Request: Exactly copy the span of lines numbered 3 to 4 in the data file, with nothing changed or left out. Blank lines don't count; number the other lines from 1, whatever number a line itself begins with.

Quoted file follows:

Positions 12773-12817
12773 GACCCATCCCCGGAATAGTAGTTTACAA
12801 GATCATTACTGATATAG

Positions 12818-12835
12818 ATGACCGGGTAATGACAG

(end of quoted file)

12801 GATCATTACTGATATAG

Positions 12818-12835